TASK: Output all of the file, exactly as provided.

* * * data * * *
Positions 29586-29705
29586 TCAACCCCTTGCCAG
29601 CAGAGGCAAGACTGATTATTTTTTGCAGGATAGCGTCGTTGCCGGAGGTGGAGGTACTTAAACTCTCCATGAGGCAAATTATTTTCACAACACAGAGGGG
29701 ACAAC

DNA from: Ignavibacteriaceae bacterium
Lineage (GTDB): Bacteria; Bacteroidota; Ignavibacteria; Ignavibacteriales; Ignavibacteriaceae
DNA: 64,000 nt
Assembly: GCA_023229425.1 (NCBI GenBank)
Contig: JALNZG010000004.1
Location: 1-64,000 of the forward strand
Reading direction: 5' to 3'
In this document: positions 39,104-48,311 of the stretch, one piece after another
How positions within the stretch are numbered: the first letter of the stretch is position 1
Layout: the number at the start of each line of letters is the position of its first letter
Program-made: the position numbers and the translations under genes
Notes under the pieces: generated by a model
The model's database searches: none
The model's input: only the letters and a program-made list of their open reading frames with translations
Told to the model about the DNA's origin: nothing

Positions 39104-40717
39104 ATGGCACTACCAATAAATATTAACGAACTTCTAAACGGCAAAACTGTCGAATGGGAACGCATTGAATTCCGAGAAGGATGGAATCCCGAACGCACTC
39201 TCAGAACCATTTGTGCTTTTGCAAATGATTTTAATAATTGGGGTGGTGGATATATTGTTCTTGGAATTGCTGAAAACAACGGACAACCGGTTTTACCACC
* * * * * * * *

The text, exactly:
Positions 29586-29705
29586 TCAACCCCTTGCCAG
29601 CAGAGGCAAGACTGATTATTTTTTGCAGGATAGCGTCGTTGCCGGAGGTGGAGGTACTTAAACTCTCCATGAGGCAAATTATTTTCACAACACAGAGGGG
29701 ACAAC

DNA from: Ignavibacteriaceae bacterium
Lineage (GTDB): Bacteria; Bacteroidota; Ignavibacteria; Ignavibacteriales; Ignavibacteriaceae
DNA: 64,000 nt
Assembly: GCA_023229425.1 (NCBI GenBank)
Contig: JALNZG010000004.1
Location: 1-64,000 of the forward strand
Reading direction: 5' to 3'
In this document: positions 39,104-48,311 of the stretch, one piece after another
How positions within the stretch are numbered: the first letter of the stretch is position 1
Layout: the number at the start of each line of letters is the position of its first letter
Program-made: the position numbers and the translations under genes
Notes under the pieces: generated by a model
The model's database searches: none
The model's input: only the letters and a program-made list of their open reading frames with translations
Told to the model about the DNA's origin: nothing

Positions 39104-40717
39104 ATGGCACTACCAATAAATATTAACGAACTTCTAAACGGCAAAACTGTCGAATGGGAACGCATTGAATTCCGAGAAGGATGGAATCCCGAACGCACTC
39201 TCAGAACCATTTGTGCTTTTGCAAATGATTTTAATAATTGGGGTGGTGGATATATTGTTCTTGGAATTGCTGAAAACAACGGACAACCGGTTTTACCACC